We economists did not see the 2008 global financial crisis coming.
Nor did we anticipate, predict or, at least, warn people about the current wave of anti-trade, anti-immigration, and populism!?
To be fair, some economists were sounding alarms in the lead-up to the financial crisis. And even with the current backlash, although we may have missed the chance to predict it, many had warned that we were understating the impacts of global trade and that distributional tensions - the result of an unequal impact of globalization, technological change, and aging on certain groups - were mounting.
It seems very important – especially when considering the ongoing fierce rhetoric with which some policy proposals and decisions are described – to remain cool-headed, carefully analyze data, stay engaged and support reforms that are backed by solid evidence.
As part of this effort to remain engaged, we held a conference, together with the Organization for Economic Cooperation and Development, and the European Commission on the theme: “The Squeezed Middle Class and a New Social Contract.” Important questions arose in the context of this forum: what are the key distributional tensions impacting the stability of the social contract? Which factors may be increasing these tensions? Which policy responses should be advocated?
Clearly we did not get all the answers, but we made good progress. Rather than summarizing the many interesting discussions we had during the conference, I’d like to highlight three reflections I came away with:
- policies matter, and bad policies have far reaching consequences;
- we shouldn’t forget that, at the global level, the middle class has enjoyed strong economic growth for more than two decades and;
- it is not all just economics – other disciplines can help inform economics.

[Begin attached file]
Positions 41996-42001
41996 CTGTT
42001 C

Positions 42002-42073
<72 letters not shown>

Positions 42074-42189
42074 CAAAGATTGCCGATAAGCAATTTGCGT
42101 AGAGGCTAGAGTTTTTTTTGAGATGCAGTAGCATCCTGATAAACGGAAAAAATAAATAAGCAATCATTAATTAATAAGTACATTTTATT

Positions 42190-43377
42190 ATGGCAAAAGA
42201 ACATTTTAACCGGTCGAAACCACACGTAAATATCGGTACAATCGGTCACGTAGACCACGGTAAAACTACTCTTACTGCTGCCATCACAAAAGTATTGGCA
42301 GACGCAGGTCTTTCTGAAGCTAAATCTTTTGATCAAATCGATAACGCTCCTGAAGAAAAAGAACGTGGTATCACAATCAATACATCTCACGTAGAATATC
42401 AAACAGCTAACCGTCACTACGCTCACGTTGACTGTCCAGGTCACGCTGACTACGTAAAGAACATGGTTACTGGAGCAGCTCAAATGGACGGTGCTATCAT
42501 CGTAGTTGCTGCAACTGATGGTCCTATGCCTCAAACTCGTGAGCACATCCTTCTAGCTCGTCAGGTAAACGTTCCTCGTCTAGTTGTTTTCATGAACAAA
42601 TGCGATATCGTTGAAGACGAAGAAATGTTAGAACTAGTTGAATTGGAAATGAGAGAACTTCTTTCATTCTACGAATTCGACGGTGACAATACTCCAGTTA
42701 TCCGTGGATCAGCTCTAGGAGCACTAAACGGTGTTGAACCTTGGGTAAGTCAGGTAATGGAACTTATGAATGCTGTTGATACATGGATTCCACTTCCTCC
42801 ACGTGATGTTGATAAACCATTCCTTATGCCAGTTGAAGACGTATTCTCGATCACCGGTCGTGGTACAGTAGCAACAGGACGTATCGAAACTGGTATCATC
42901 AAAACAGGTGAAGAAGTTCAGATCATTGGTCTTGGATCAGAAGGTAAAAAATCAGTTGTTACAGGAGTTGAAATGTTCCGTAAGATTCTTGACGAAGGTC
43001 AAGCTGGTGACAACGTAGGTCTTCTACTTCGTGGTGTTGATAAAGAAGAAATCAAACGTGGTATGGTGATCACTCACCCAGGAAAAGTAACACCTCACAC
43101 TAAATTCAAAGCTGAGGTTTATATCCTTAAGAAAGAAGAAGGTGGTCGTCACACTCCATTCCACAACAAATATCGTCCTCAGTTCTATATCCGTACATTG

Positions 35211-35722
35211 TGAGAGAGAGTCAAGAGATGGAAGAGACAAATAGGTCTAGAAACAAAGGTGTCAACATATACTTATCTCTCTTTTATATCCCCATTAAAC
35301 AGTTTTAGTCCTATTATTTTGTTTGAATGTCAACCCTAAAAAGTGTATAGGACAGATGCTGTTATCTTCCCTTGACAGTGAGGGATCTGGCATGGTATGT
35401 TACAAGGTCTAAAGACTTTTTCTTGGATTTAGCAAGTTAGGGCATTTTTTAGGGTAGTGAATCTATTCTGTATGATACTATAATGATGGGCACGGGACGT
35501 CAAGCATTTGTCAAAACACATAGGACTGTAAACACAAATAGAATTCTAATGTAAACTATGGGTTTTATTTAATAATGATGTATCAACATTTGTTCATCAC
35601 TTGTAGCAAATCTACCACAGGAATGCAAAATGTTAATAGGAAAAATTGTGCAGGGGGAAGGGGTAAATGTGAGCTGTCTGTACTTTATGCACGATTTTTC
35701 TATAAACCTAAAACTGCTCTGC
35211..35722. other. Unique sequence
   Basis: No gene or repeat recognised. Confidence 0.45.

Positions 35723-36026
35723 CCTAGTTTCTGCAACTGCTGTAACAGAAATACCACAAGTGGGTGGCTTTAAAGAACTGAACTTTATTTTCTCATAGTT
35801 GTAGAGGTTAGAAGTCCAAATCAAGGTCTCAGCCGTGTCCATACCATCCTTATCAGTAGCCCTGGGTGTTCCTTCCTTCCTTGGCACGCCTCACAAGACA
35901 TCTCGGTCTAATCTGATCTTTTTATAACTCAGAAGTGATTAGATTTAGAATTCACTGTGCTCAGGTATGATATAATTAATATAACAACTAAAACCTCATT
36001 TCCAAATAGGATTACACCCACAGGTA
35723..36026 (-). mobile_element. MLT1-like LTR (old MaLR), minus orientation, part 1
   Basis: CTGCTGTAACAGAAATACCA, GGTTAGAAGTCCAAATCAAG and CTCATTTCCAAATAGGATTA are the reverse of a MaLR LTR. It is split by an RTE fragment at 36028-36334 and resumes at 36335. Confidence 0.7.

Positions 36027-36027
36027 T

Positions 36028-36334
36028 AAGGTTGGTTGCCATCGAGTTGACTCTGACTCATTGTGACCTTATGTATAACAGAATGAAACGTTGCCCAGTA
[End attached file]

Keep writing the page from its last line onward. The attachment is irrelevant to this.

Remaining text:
I will start by discussing why policies matter (and follow up on the other two reflections in subsequent blogs).
Policies are relevant and, although it may be difficult to pinpoint causality, polices are likely to be behind some of the distributional problems we are observing today, as well as behind some of the progress the world as a whole has achieved (more on this in my next blog). And policies can also be potential remedies, or at least partial solutions.
Consider, for example, globalization. A nice way to picture globalization is to think of what Richard Freeman called the ‘great doubling’ of the labor force. Towards the end of the 1990s, China, India and the former-Soviet bloc joined the global economy in a very short period of time and, as a consequence, the global labor market doubled from 1.46 billion people to 2.93 billion. This, Freeman said, is ‘the greatest challenge [for the United States] since the Great Depression,’ and argued that unless that country adjusts well, the next several decades ‘will exacerbate economic divisions and risk turning much of the country against globalization.’ He was referring to the US, but the same can be said for other western economies.
What is behind the great doubling (or globalization)?